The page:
HowTo One Liners

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Revision as of 10:01, 11 February 2020 by Rwh (talk | contribs) (Serial Over TCP/IP)
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This page provides a quick reference to common One Liner administrative command line operations.

One Liner Resources

Get Syntax Color In Less

The NST includes the source-highlight package which can "smartly" apply color to a wide variety of file formats. You can set some less environment variables to make use of the source-hightlight package to color code files in your terminal with the following settings:

export LESSOPEN="| source-highlight --out-format=esc -o STDOUT -i %s 2>/dev/null"; export LESS=" -R "

Then try something like:

less /usr/share/nstwui/apps/arp-scan/arp-scan.js
less /usr/bin/

Unfortunately, source-highlight only works by filename extensions (it won't try to guess the input format based on the contents of the file).

Find The Largest Files Within A File System

This example finds the 10 largest files, descending sorted, using the "/var" top level directory:

[root@vortex wui]# find /var -printf '%s %p\n' | sort -nr | head -10;
29956694633 /var/named/chroot/var/named/data/default_debug.log
182947840 /var/lib/rpm/Packages
134217728 /var/log/journal/597d443ff603490286135ca186ed9c7d/system@f9cb0e593f6c413d8fdfaa88bd1c9f42-00000000000b1d98-0005092323239c17.journal
125829120 /var/log/journal/597d443ff603490286135ca186ed9c7d/system@f9cb0e593f6c413d8fdfaa88bd1c9f42-000000000008eadb-000506c496be90cb.journal
125829120 /var/log/journal/597d443ff603490286135ca186ed9c7d/system@f9cb0e593f6c413d8fdfaa88bd1c9f42-00000000000251f3-0004f57678d900a6.journal
125829120 /var/log/journal/597d443ff603490286135ca186ed9c7d/system@f9cb0e593f6c413d8fdfaa88bd1c9f42-0000000000000001-0004f10922bc1e86.journal
95967232 /var/cache/yum/x86_64/20/fedora/gen/primary_db.sqlite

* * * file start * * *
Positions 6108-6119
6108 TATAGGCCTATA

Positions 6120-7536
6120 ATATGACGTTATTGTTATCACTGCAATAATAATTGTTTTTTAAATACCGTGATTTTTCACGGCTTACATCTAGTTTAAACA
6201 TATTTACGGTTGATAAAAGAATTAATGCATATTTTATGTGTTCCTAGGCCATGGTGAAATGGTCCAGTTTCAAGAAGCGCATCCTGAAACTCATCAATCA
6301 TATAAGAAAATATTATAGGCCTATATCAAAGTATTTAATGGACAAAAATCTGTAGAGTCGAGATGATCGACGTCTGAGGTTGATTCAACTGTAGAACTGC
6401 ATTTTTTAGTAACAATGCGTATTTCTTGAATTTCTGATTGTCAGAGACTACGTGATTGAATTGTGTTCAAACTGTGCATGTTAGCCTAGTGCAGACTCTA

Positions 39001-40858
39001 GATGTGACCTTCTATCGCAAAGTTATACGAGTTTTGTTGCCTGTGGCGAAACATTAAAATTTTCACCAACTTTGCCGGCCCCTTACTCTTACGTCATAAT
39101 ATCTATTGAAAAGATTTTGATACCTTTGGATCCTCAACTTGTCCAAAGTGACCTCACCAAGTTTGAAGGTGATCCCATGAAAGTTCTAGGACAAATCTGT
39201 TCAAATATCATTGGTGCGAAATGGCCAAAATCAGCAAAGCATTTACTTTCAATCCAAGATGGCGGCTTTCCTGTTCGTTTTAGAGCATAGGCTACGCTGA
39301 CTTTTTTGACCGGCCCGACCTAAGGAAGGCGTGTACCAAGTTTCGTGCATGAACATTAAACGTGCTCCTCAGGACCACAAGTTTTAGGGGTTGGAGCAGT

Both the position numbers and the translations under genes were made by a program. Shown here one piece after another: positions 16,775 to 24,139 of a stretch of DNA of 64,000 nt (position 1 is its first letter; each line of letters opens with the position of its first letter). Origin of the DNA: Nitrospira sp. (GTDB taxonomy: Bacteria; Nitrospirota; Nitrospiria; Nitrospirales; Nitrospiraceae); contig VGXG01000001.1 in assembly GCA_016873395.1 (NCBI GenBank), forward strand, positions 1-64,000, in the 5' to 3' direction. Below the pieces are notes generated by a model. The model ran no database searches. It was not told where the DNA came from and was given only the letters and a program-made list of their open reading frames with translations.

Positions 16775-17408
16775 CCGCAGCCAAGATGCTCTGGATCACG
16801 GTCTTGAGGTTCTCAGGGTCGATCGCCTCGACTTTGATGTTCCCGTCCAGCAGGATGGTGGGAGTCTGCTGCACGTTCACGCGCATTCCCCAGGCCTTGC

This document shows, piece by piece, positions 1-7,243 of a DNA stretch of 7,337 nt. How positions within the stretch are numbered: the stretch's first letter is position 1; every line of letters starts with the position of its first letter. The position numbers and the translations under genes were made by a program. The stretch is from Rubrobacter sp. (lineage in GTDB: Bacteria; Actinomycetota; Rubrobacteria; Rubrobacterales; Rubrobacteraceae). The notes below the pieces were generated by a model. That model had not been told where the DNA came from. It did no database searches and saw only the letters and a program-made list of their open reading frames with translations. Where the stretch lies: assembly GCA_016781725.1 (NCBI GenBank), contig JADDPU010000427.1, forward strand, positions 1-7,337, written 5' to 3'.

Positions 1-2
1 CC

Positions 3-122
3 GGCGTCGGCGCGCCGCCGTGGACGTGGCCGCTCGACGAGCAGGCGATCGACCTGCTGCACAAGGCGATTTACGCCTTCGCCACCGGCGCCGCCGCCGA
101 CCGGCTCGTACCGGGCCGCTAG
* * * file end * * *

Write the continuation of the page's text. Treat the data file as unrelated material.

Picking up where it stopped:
83886080 /var/log/journal/597d443ff603490286135ca186ed9c7d/system@f9cb0e593f6c413d8fdfaa88bd1c9f42-0000000000077d06-00050460486ab015.journal
75497472 /var/log/journal/597d443ff603490286135ca186ed9c7d/system@f9cb0e593f6c413d8fdfaa88bd1c9f42-000000000004d2bc-0004fbc9efdbc627.journal
64720632 /var/lib/clamav/main.cvd

Use SSH To Login On Remote System Using A Different New Shell

The command below demonstrates how to login on to a remote system using a different shell (i.e., /bin/ash):

imac2012:~ rwhalb$ ssh -t root@ /bin/ash
root@'s password: 
Warning: untrusted X11 forwarding setup failed: xauth key data not generated

BusyBox v1.30.1 () built-in shell (ash)

~ # exit
Connection to closed.
imac2012:~ rwhalb$

Remove Incorrect Host Key from ~/.ssh/known_hosts (Delete 1 Line from File)

The sed command can be very useful when you want to remove a specific line from a file. For example, the following command can be used to remove line 12 out of the file: ~/.ssh/known_hosts.

 sed -i -e 12d ~/.ssh/known_hosts

Alternatively, you can add a rmsshhost function to your ~/.bash_profile:

 rmsshhost() {
   sed -i -e ${1:-999999999}d ${2:-~/.ssh/known_hosts};

This is particularly useful in situations where ssh host keys are expected to change. For example, depending on which micro SD card is loaded on a Beagle Bone Black, it's host key might change. The following demonstrates the output from ssh when it detects this change in the host key (note how it reports the problem line as 54). The sed command is then used to quickly remove the old key.